12/7/2009 6:00 AM
Broadcasters must be feeling a bit abused. After spending billions to upgrade facilities, buy new transmitters and antennas and install HD, it appears the FCC now plans on reducing them to the equivalent of AM radio.
Under the warm and fuzzy banner of “broadband for all,” Obama’s FCC has targeted the OTA television spectrum as ripe for picking. Setting the stage for this theft is Mr. "I’m going to take your frequency" Blair Levin, the FCC’s executive director, Omnibus Broadband Initiative. His Nov. 5 blog post reveals not only where he (and Genachowski) clearly plan on going, but his justification to put you out of business. Below is a portion of his Nov. 5 post.
“When you’ve been a Wall Street analyst for the past eight years, as I have, you think a lot about how to get the best return on invested assets. In my return to the FCC, I’ve found that the same question is relevant, particularly as to our nation’s spectrum. Of course, our “return” is different — we don’t just think about maximizing profit, we think about providing important public benefits. But still, it’s the question the broadband team asks each day: How can we maximize the return on our most valuable assets to their owners — all of the American people? ”
Notice how he’s baiting the audience by saying “how can we maximize the return on our most valuable assets to their owners —all of the American people?” No one could argue against “maximizing the return,” unless that “return” is coming out of your hide. Also don’t forget, who "owns" the spectrum. Let’s continue …
“Recently, I’ve seen a lot in the press about our efforts to consider the best way to maximize the benefits on spectrum. Much of this chatter was triggered by a recent study submitted through the Consumer Electronics Association (CEA). The study suggested that broadcasters own licenses to approximately $62 billion worth of spectrum, but only extract $12 billion of value from that spectrum. In different hands, the study argues, that spectrum could be worth an extra $50 billion, which in turn would drive an extra $500 billion to $1.2 trillion dollars of economic activity. Not everybody agrees with the study, though, and 'Communications Daily' reports that some broadcasters and broadcasting trade groups, including the NAB and MSTV, are preparing to commission their own research that takes into ”account a different range of factors than did the CEA study.”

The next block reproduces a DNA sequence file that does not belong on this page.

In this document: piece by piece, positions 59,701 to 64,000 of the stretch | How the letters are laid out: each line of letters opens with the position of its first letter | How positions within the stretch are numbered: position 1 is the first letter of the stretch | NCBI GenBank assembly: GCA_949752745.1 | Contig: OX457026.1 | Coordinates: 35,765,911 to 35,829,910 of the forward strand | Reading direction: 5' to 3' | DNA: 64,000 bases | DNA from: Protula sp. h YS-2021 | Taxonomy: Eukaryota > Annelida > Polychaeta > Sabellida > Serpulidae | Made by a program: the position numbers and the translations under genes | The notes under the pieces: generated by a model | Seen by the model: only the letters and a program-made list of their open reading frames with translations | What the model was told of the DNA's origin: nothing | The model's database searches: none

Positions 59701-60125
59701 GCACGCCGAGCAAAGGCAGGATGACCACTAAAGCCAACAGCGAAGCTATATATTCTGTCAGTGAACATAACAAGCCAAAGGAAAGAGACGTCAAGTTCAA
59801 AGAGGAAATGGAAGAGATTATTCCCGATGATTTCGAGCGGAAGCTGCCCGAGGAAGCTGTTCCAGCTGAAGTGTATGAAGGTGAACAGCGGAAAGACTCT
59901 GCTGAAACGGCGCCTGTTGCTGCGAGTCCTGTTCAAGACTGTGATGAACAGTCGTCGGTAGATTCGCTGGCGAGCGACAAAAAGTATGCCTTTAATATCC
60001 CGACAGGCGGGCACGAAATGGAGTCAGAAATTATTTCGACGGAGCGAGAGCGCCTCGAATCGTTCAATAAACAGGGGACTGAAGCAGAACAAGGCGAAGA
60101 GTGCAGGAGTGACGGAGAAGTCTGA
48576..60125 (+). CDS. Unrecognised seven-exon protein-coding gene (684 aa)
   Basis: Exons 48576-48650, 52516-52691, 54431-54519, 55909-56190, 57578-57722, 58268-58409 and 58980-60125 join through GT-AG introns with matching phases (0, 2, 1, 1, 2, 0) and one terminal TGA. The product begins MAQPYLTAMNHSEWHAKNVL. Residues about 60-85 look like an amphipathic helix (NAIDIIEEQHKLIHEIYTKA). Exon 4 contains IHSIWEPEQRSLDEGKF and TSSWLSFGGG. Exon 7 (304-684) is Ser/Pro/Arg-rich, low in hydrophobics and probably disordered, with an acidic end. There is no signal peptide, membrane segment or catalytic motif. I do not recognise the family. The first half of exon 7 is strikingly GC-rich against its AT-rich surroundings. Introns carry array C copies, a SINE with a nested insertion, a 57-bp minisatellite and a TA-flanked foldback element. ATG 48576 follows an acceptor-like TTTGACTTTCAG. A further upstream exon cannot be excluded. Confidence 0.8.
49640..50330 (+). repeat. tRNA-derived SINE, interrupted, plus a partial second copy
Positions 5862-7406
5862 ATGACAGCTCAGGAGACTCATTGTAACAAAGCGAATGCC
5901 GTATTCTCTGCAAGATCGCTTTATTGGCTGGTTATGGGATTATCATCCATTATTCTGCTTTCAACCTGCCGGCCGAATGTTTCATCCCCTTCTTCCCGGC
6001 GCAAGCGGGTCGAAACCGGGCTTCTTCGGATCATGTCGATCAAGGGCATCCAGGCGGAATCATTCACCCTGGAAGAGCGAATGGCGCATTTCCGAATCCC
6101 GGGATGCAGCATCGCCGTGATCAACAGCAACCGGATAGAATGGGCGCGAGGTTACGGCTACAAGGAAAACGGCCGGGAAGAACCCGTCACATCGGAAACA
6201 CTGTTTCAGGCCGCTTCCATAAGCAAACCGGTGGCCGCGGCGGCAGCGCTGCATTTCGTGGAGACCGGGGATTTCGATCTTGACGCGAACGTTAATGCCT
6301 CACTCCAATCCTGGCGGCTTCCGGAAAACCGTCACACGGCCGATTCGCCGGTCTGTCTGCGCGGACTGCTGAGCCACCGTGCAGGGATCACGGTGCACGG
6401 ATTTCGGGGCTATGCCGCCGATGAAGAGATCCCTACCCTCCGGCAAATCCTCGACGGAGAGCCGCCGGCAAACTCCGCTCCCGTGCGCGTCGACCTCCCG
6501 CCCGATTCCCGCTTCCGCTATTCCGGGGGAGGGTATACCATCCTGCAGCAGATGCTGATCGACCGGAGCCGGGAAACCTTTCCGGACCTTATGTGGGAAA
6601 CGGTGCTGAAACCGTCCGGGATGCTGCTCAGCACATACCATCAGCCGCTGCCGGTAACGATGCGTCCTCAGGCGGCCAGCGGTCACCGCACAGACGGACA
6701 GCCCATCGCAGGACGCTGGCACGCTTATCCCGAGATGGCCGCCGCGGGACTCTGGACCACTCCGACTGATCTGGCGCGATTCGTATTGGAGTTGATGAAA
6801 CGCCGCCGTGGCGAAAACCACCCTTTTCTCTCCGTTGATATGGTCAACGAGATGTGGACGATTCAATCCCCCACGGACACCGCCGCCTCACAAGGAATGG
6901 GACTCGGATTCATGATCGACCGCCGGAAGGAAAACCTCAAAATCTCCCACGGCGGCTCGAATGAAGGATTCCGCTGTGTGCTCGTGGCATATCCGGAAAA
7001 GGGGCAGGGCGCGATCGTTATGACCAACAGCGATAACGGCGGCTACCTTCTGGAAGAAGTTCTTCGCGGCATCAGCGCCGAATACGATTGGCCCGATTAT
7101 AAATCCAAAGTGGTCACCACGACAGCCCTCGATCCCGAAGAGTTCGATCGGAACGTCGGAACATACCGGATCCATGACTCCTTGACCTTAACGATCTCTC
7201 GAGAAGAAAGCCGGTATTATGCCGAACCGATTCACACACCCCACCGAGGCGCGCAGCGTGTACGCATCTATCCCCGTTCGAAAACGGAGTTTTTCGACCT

OK NAB and MSTV; you said the CEA’s study was basically bogus. Give us some data to back that claim. I realize this takes time, but the opposition already has marshaled its forces. Again, back to Mr. Levin …
“We welcome this as great news. As the record indicates, spectrum is a key input for broadband, but we know that it also has other uses of great economic and social importance. So we welcome a robust debate about how we can best allocate spectrum —both to maximize economic growth, but also to maximize the public good. We look forward to the NAB findings.
“Beyond the study, there have been reports about conversations I’ve had with broadcasters about spectrum. I’m not in the practice of publicly discussing details of private discussions. I want to ensure that every party is as candid as possible in helping us determine the best strategy to move America forward — but I do want to clear up a few details.
“These conversations originated from a few broadcasters, who recognized that they had more spectrum than they needed to deliver an economically efficient bit stream. We started discussing whether there could be a market-clearing solution that allowed them to monetize their extra spectrum, while allowing us to maximize the public good. This is the driver behind our discussions: We want the country to use most effectively one of its most valuable resources, while increasing optionality of those broadcasters who recognize that they’re not maximizing returns for their shareholders. We recognize that not all broadcasters would make the same choice, but our goal is to determine if there is a mechanism that will attract the interest of a critical mass.”
Levin just revealed his battle plan. Broadcasters will be offered a "choice." Want to bet the choice will be to go off the air entirely (for a payout) or reduce your bandwidth to one SD channel, and probably operate part-time?
We won’t know until February what may be included in the FCC’s broadband plan. Even so, a key component of that government plan is likely to include stripping the American public of a robust broadcast industry.
Of course, all that will be done in the interest of the FCC’s goals to “maximize the return.”